James Madison Papers

To James Madison from Archibald Stuart, 2 November 1787

From Archibald Stuart

Richmond Novr 2d. 1787

Dr Sir

Inclosed are the Resolutions of Virginia on the subject of the fœderal Government. It is generally considered necessary that you should be of the convention, not only that the Constitution may be adopted but with as much unanimity as possible.

For gods sake do not disappoint the Anxious expectations of yr friends & let me add of yr Country. The Govr. on his return here was coolly received, upon which it is said he discovd much anxiety, since the Opposition to the Constitution has been heard of from Dift parts of the State he speaks with more confidence against what he calls the Objectionable parts. He is a candidate for the Convention, Wilkinson & Southall having cleared the Coast for him the former of Whom is inimical to the Govt. propos’d (tutis auribus Deposui).1

The house went into committee yesterday on a petition to repeal the port Bill when Mason began to thunder, to the Great terror of all its friends & during the space of fiften Minutes I conceived its destruction inevitable. Henry however with the Aid of Ronald, Monroe, & al: who steped forth after the first pannick was removed Gave him a total overthrow. The Numbers were as 4 to 1. The Majority were fully convinced that an additional land tax would necessarily result from the Destruction of the port Bill.2

Masons Arguments in the Reply were vague & inconclusive in short altho he is sometimes much admired for great strength of Mind Originality of Expression & for the Comprehensive view which he takes of his subjects yet upon that Occasion he fell far short of the general Expectation, & I fear the Effects of Age have sometimes been discoverable in him.

Some of Our young Countrymen have done themselves much credit On Dift subjects. We have hitherto dealt so much in Genl Conversations as they are called on the Business of the Session & have made so few Decisions that I cannot give you Any satisfactory Account of What Will be done. From yr most obt Servt

Archd Stuart

RC (DLC). Addressed by Stuart and franked. Docketed by JM. Enclosure not found.

1Nathaniel Wilkinson represented Henrico County in the House of Delegates and Turner Southall represented the Henrico district in the Senate. Presumably Stuart meant that these two gentlemen “cleared the Coast” for Randolph by agreeing not to become candidates for the convention themselves. Randolph and John Marshall, Wilkinson’s colleague in the House, were eventually elected to represent the county at the Richmond convention (Swem and Williams, Register description begins Earl G. Swem and John W. Williams, eds., A Register of the General Assembly of Virginia, 1776–1918, and of the Constitutional Conventions (Richmond, 1918). description ends , pp. 26, 27, 244).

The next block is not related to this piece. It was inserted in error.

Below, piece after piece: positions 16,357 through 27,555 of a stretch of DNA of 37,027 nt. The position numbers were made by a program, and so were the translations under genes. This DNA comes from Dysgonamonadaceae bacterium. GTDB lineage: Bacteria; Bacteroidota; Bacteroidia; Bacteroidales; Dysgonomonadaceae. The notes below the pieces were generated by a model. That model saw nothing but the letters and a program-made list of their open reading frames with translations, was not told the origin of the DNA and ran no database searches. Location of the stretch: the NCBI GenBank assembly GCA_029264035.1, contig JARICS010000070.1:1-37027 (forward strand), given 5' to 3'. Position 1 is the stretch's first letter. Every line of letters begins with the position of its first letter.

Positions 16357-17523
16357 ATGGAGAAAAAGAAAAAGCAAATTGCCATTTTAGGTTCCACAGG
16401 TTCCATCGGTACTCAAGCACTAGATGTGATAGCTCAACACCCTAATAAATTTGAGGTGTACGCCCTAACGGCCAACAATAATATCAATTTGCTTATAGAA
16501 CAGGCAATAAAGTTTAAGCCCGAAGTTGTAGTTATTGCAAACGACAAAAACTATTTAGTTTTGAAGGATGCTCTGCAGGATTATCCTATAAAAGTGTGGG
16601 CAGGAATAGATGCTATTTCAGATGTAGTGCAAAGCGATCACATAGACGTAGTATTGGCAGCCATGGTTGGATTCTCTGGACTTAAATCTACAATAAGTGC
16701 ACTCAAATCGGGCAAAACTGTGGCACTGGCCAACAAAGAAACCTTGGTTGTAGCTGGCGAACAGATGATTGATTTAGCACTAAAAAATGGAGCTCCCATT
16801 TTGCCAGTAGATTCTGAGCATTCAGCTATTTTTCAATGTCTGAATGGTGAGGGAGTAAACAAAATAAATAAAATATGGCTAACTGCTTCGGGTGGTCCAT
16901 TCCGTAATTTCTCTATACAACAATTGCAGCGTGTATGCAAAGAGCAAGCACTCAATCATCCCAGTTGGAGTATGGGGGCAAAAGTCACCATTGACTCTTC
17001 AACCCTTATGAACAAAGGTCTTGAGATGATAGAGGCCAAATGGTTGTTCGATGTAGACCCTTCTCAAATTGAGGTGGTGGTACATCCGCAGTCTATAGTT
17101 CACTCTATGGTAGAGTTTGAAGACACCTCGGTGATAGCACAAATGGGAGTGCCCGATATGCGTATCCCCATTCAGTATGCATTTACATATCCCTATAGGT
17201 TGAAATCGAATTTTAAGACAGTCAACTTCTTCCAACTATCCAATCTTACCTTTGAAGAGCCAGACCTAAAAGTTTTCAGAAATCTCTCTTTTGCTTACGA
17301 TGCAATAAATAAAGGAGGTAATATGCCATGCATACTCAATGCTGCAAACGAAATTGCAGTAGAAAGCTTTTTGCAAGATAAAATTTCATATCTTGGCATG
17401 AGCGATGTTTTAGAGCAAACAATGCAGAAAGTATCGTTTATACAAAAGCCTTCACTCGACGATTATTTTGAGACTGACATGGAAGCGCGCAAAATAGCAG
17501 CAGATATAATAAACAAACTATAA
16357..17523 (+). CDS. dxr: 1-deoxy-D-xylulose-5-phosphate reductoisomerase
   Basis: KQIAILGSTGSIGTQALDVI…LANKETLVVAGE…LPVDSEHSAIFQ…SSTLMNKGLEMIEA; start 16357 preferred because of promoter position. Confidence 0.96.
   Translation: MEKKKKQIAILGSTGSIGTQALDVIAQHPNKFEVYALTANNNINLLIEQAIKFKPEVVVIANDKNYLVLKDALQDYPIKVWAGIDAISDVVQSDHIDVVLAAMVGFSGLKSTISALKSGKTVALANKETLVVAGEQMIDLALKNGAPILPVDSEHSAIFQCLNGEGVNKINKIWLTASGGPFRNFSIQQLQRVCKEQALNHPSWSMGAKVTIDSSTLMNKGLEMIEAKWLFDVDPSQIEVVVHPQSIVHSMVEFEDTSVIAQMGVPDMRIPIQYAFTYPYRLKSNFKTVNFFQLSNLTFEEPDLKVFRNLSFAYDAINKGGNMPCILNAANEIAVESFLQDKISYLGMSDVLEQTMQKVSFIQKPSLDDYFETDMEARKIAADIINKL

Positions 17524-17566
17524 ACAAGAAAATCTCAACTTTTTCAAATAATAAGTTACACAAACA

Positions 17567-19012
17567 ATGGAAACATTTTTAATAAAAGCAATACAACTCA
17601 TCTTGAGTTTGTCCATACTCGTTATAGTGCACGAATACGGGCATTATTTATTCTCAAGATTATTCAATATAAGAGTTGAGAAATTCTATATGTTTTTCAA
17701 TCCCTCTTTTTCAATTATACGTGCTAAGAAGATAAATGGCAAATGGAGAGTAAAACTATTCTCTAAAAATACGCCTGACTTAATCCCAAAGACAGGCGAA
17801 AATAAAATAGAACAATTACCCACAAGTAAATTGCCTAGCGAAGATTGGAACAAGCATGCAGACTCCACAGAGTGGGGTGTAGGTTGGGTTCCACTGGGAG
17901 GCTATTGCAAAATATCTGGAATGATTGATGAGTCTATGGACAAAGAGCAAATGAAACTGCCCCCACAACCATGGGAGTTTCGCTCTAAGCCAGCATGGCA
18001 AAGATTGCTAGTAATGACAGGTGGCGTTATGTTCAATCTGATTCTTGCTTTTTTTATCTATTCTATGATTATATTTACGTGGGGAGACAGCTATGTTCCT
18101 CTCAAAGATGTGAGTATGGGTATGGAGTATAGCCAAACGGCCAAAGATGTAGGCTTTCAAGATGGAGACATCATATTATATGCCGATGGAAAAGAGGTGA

A free translation of the Latin phrase is “confided to a trusted ear.” This is from Horace’s Odes, bk. I, ode XVII, lines 17–18: “quicquid habes, age, depone tutis auribus”—“Whatever ’tis, come, confide it to my trusty ear!” (Horace: The Odes and Epodes, Loeb Classical Library [Cambridge, Mass., 1914], pp. 74–75).

2Debate on the petition of freeholders of Spotsylvania County for the repeal of the act “to restrict foreign vessels to certain ports within this Commonwealth” took place in the Committee of the Whole on 1 and 2 Nov. (JHDV description begins Journal of the House of Delegates of the Commonwealth of Virginia; Begun and Held at the Capitol, in the City of Williamsburg. Beginning in 1780, the portion after the semicolon reads, Begun and Held in the Town of Richmond, In the County of Henrico. The journal for each session has its own title page and is individually paginated. The edition used is the one in which the journals for 1777–1790 are brought together in three volumes, with each journal published in Richmond in either 1827 or 1828 and often called the “Thomas W. White reprint.” description ends , Oct. 1787, pp. 17, 26, 27). JM was the author of this act, which had passed at the May 1784 session of the General Assembly (PJM description begins William T. Hutchinson et al., eds., The Papers of James Madison (10 vols. to date; Chicago, 1962——). description ends , VIII, 64–66). The original act restricted the entering, clearing, loading, and unloading of “foreign” (non-Virginian) vessels to five ports. An amending act of 1786 added to the number of ports permitted to receive foreign commerce and distinguished between ports of entry and ports of delivery. This act also permitted vessels made in the U.S. and owned by U.S. citizens to land at any port to pick up articles for exportation (Hening, Statutes description begins William Waller Hening, ed., The Statutes at Large; Being a Collection of All the Laws of Virginia, from the First Session of the Legislature, in the Year 1619 (13 vols.; Richmond and Philadelphia, 1819–23). description ends , XI, 402–3; XII, 320–23). George Mason was the leading spokesman for repeal of the port act and as a private citizen had published a protest against it in 1786 (Rutland, Papers of George Mason, II, 859–64). Although rejecting outright repeal, the legislature further amended the act in 1787 by adding more ports of delivery for foreign vessels and by creating separate ports of delivery for U.S. vessels (Alexander Donald to Jefferson, 12 Nov. 1787, Boyd, Papers of Jefferson description begins Julian P. Boyd et al., eds., The Papers of Thomas Jefferson (19 vols. to date; Princeton, 1950——). description ends , XII, 346; Dawson to JM, ca. 10 Nov. 1787; Stuart to JM, 14 Jan. 1788; Hening, Statutes description begins William Waller Hening, ed., The Statutes at Large; Being a Collection of All the Laws of Virginia, from the First Session of the Legislature, in the Year 1619 (13 vols.; Richmond and Philadelphia, 1819–23). description ends , XII, 434–38). The result was that nearly every river town claiming “port” status received a measure of satisfaction.